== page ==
As I’ve previously noted, it is becoming increasingly clear that machine learning can match and in many ways exceed the capacities of human physicians, including specialists like medical oncologists, who are faced with mounting challenges of keeping up with more and more new publications, along with greater complexity of molecularly driven cancer care. The question in the future won’t be whether computer-aided decision making is part of medicine, but rather how the roles of computer algorithms and humans will be integrated and divided. Even the biggest proponents of machine learning in medicine feel that there will always be a role for people in directing the critical interpersonal component of support and care that has always been a valued part of medicine, even in times when we knew too little and had too few active therapies to truly reverse the course of most diseases. But has part of the appeal of humans providing cancer care been the imprecision and even systematic human error oncologists inject, which often takes the form of optimism that critics may characterize as delusional optimism?
Of course, when we consider what constitutes a good physician, deep knowledge is only one facet, along with commitment and bedside manner, with the last of these being especially critical in an emotionally charged field like cancer care. We should anticipate that humans will be no match for artificial intelligence (AI) when it comes to knowledge base or commitment: the evolving automated processes won’t need to sleep, don’t need family time, and can be programmed to avoid potential conflicts of interest that plague our discussions about human physicians. But human providers should have an upper hand on AI in the emotional connection of reading and resonating with patients that has always been a central component of health care, even the primary one over most of the long history of medicine.
If it isn’t intuitively obvious to them, physicians require very little time and training to learn that there is a role for carefully presenting what you know or expect to a patient or family, essentially a filtering process. Some cases have little or no hope of a favorable outcome, but few patients and families embrace a blunt assessment of hopelessness. Oncologists are among the specialists who face the dilemma of nuanced truth for a huge fraction of their patients. For some, cure may be possible but elusive. For many others, cure is impossible, but we hope to prolong survival, though too often the prolongation in survival is humbling. And in a minority of patients, we might recognize case features that lead us to believe that the cancer will respond very poorly and that the patient will have little or no hope of doing well. And even if machine learning algorithms help us identify the best approaches for many people’s cancers, cancer biology will impose limits for many people that the most sophisticated algorithms can’t overcome. So AI will likely be able to foresee poor outcomes with greater clarity than our fallible human minds can today. But that’s a knowledge that people will prefer to not have.
Today, I see many oncologists who are revered by patients but are not necessarily the most knowledgeable. Their commitment to their patients and their emotional connection more than overcome their limitations in understanding of a broad array of molecular targets or the latest clinical trial results. Moreover, patients regularly flock to health care providers and institutions that may well provide care based not on the best information but on the most hopeful assessment. Some oncologists administer treatments that are egregiously outside of the best standards of care, but an optimistic prediction of utility can overcome a poor treatment recommendation. Experienced oncologists learn that many, perhaps most, cancer patients are not inclined to abandon treatment when the evidence-based therapeutic options have been exhausted: later lines of treatment are often motivated by a compulsion to provide one more option and elusive hope, along with the justification that “if I don’t give it, they’ll just to across the street to another oncologist who will.” Oncologists don’t want to be recognized as “Dr. Death”, even if they’re conveying the reality that there are no remaining treatment options with a meaningful probability of helping.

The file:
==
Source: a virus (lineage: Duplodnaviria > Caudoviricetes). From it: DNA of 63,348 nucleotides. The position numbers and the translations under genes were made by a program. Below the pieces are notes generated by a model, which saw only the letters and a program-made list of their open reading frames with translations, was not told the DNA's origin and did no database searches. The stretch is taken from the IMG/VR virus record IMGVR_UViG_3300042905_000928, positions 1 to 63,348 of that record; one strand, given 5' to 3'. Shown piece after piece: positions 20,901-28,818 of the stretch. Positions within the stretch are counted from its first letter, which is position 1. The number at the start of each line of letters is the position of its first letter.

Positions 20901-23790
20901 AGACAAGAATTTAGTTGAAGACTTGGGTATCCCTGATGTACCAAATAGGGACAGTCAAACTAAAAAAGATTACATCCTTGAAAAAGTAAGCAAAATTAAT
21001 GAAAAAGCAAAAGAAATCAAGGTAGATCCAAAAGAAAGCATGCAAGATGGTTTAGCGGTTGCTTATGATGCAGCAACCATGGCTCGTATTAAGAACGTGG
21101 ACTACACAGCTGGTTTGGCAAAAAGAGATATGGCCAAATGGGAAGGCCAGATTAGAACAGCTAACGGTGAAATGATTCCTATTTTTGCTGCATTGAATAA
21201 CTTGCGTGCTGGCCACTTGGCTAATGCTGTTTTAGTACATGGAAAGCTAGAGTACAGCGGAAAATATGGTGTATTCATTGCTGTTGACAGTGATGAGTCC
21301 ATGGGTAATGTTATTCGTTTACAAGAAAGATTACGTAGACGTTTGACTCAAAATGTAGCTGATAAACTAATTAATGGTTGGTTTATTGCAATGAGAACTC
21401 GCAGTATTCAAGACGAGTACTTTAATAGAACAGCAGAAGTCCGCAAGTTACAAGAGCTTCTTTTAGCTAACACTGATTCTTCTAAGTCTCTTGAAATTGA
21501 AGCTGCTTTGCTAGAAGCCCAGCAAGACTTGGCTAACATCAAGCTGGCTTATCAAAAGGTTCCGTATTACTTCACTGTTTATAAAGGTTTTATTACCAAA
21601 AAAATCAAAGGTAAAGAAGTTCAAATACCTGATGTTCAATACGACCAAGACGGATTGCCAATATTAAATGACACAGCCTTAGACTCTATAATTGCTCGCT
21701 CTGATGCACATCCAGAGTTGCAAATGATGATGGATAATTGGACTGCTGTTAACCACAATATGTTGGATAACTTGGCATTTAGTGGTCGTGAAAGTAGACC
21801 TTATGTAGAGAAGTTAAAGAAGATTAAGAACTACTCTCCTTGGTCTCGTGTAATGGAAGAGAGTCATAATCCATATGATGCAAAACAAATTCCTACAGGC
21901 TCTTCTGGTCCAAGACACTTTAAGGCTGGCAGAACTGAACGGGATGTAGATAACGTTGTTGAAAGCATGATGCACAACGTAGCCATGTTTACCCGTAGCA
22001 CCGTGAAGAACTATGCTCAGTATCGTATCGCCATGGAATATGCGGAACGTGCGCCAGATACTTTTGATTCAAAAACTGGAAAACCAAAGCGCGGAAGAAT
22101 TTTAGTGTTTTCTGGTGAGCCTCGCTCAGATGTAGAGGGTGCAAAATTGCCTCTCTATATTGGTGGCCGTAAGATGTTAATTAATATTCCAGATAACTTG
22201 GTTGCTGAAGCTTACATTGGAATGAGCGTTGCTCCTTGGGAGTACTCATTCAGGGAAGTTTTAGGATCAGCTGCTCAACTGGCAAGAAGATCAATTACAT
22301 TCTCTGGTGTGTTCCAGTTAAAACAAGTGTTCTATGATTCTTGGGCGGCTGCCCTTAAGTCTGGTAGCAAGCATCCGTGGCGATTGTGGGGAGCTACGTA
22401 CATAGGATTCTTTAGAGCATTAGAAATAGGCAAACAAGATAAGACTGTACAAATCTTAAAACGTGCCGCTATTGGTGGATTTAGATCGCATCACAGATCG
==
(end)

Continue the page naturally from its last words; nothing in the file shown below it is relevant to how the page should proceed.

Overall, then, we should expect that while it is inevitable and desirable that AI has a central role in helping define and recommend the best treatment approaches for patients, and particularly cancer patients, of course there will be an irreplaceable role for humans in translating the best recommendations into patient care and communication delivered in the clinic and bedside. But there is reason for us to question whether the ability of AI to provide the most accurate, evidence-based assessment will actually be what human patients want, or whether the human error of optimism or even frankly “wishful thinking” provided by many of the most beloved oncologists is actually the secret sauce of the practice of oncology. Will machine learning algorithms in medicine have an adjustable “reality vs rainbow-stat” that enables users to modulate how much or little an assessment is dressed up with the most likely vs. best case scenarios (perhaps with limits imposed by what options will be covered by the health care system)? I firmly believe that there is no best doctor for everyone, since some patients want a more unvarnished truth, while others want an unfailingly supportive cheerleader: will AI algorithms let patients calibrate how high the resolution is on the information they receive? Will humans in the future of cancer care serve a role of filtering the unapologetic and potentially harsh assessment from algorithms that suggest an unfavorable outcome for patients with the most challenging cancers?